Sheleriac Shoup

If you’ve never eaten a sheleriac or cooked one, thish ish a good way to shtart. They’re big, ugly knobbly thingsh, and have a shtrong shmell, whichsh I really like.

Firsht you need to get out your shoup pan (well, you know thish already), then put shome butter & a wee bit of shunflower oil in it, and then chop your veg.

You need one whole sheleriac, (they do vary in shizhe, but get one that’sh firm, not short of shoft and flabby).

Cut off the outshide layer of peel, cube & chop into chunksh. Wash & chop a potato, too. You can ushe white onionsh for thish, or leek, if you don’t mind the finished shoup having a greenish look to it. Chop your onion (or two) or leek (or two), alsho a clove of garlic (opshional). Put them all into the pot, over a medium heat, and shtir around for about 10 minutesh.

Thish ish often called ‘shweating’ – or, if you’re a lady-cook, ‘pershpiring’ your veg. (Joke)

Sheashon with shalt and pepper, put in a bay leaf, maybe a bit of mixshed herbsh, roshemary, thyme, parshley..

Meanwhile, if you have chicken shtock, or veg shtock, made fresh, boil it up; if you’re ushing bouillon, mixsh it with boiling water, in a jug. I never give quantitiesh of liquid becaushe I don’t meashure thingsh, I do it by eye, what looksh about right.

Pour your shtock liquid onto the veg, shtir, put a lid on it and shimmer (yesh, you may alsho shimmy, if you’re in the mood) for about 20 or 25 minutesh – until the sheleriac pieshesh are shoft and cooked through.

Take pan off heat for a few minutesh, then liquidishe or blend with a thingummyjig, and reheat.
If you like a creamy shoup, you can add cream to it at thish shtage; if you don’t, don’t.

I like thish with shome nishe crushty bread and butter, or toashted foccacshia with a bit of good quality peshto on it, and of courshe you can put chopped fresh chivesh or parshley on top if you’re eating it in company and like to dressh it up a bit.

The Order of Shanctitshude, ash you might shay

Here’sh a shtory I told today on Twitter (but I’ve put it together again sho you don’t have to shcroll through all the tweetsh) – jusht on a whim. That’sh how I roll.

Onshe upon a time there wash an old man – we’ll call him Tam.

He wash really quite old and hish kneesh hurt a bit, and hish eyebrowsh were grey. He liked to think that took away none of hish dash, but in truth a grey eyebrow ish less emphatic than a dark one and even hish frownsh began to lack frownynessh.

He grew hish beard, whichsh wash white, and ash long ash he cleaned shoup off it regularly it remained shnowy, like the remaining hair on hish head.

However, living in Shcotland meant that hish formerly tanned shkin had become paler and paler over time and, becaushe of the kneesh and other achesh and painsh, he played lessh golf and shoon the tan faded away until he wash ash peely-wally ash plashterwork.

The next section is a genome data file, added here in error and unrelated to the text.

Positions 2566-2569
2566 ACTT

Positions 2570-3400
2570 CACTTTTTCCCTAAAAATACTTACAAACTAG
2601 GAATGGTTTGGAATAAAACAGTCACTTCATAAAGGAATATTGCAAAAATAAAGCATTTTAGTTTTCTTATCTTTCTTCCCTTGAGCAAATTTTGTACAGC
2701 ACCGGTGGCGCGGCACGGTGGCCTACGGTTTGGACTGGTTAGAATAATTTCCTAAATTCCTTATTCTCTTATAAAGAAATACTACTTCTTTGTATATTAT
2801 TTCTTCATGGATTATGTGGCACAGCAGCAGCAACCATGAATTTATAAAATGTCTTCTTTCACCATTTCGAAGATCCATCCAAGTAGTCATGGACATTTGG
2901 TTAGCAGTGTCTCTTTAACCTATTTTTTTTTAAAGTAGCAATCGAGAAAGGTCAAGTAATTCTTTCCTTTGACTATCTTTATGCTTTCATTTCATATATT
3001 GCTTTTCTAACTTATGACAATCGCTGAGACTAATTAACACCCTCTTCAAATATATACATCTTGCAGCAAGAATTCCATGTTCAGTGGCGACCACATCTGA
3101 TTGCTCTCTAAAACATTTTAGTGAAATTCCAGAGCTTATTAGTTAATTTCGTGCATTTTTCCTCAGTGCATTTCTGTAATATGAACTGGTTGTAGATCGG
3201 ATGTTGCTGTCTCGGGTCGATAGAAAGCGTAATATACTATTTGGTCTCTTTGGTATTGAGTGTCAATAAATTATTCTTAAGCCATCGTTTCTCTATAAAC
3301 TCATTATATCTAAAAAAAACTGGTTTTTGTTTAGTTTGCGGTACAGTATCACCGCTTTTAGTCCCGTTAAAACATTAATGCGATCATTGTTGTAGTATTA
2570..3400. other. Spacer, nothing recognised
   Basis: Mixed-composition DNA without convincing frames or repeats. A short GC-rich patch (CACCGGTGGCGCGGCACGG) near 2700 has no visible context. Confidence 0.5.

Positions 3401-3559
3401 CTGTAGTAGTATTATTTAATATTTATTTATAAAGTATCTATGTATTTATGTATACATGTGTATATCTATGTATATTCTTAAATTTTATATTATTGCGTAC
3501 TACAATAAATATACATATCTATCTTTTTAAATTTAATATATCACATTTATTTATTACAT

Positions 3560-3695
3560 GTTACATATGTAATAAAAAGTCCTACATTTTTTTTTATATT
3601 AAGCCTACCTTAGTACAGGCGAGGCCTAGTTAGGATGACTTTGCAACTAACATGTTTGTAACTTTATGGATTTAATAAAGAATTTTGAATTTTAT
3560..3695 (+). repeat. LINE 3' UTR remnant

Hish lovely lady wife bought him shome fashial shtuff to rub into hish shkin, a kind of bronzher, but it shmelt bad and he didn’t like how it clung to hish moushtashe.

He shtopped wearing hish trademark black cashmere and began to wear white clothesh, compared to whichsh hish shkin did appear healthier – not ash white ash white paint, or ash milk, not ash pale ash the whitesh of hish eyesh (whichsh were a bit yellow).

And he found that wearing white clothesh made people look at him differently. They opened doorsh for him. They brought him a chair, carried hish tea-tray. All rather puzzhling. Eventshually he ashked a man,  who had tried very hard to help him acrossh the shtreet, ‘Why..?’

The man shaid ‘Oh, Father, a man of the cloth like yourshelf deshervesh help and reshpect in the community.’

And lo, the old grey man realished he’d gone from being a Shexsh Shymbol to being conshidered a Shaint or a Priesht, all becaushe he changed from dark coloursh to pale onesh.

And verily, he wash amushed.


Time, gentlemen (& ladiesh), pleashe.

The shtart of a new year – and sho far, I’ve been shomewhat remissh in my mission to provide shoup reshipesh to the world and hish auntie. That wash, at one point, the limit of my ambishionsh on Twitter.

When I shtarted tweeting, jusht a year ago, thingsh shoupy were my main topic of convershashion. But then, shoon enough there were more topical thingsh to dischussh, and in reshent monthsh I have been rather philoshophical in mood, shome might shay poetic or even exshishtenshialisht.

Nothing wrong with that, although it hash revealed that shome followersh feel my role ish only to amushe.

Reminder: dear friendsh, behind thish tanned, familiar, film-shtarry, admittedly octagenarian vishage there ish a human being with all the upsh and downsh of anyone elshe’sh life and moodsh.

Time movesh on. We move on. We evolve, we shed shkinsh, we reemerge ash new vershionsh of our shelvesh, our many shelvesh. (No, not shelvesh ash in booksh, the other shelvesh.)

Mr Bowie contemplatesh time lyrically in hish shong Changesh: “Time may change me, I can’t trashe time”.

I would take isshue with him on the matter of logic there, though, becaushe you can trashe the journey of time.. acrossh your own fashe. Time itshelf may be a non-linear conshept, the shape of whichsh ish beyond our undershtanding – but in the world we’re all living in right now, the world of yeshterday followed by today followed by tomorrow, where we move towardsh an unknown future, like the invishible end of a long paper shcroll drawn by a Chineshe artisht of shome unpronounshable dynashty, we can at leasht shee evidenshe of that movement in our shelves – we shee it in the daily addishion of linesh and marksh and foldsh and shun-damage on our shkin, we shee it in the – ahem – resheding hairlinesh. We can, actshually, trashe time, but we cannot shtop it.

And I’ll shtop there, for now, with that thought. And with thish pic of shome calloush pershon ushing my fashe ash a timepieshe. Hmph.

Nexsht time, shoup!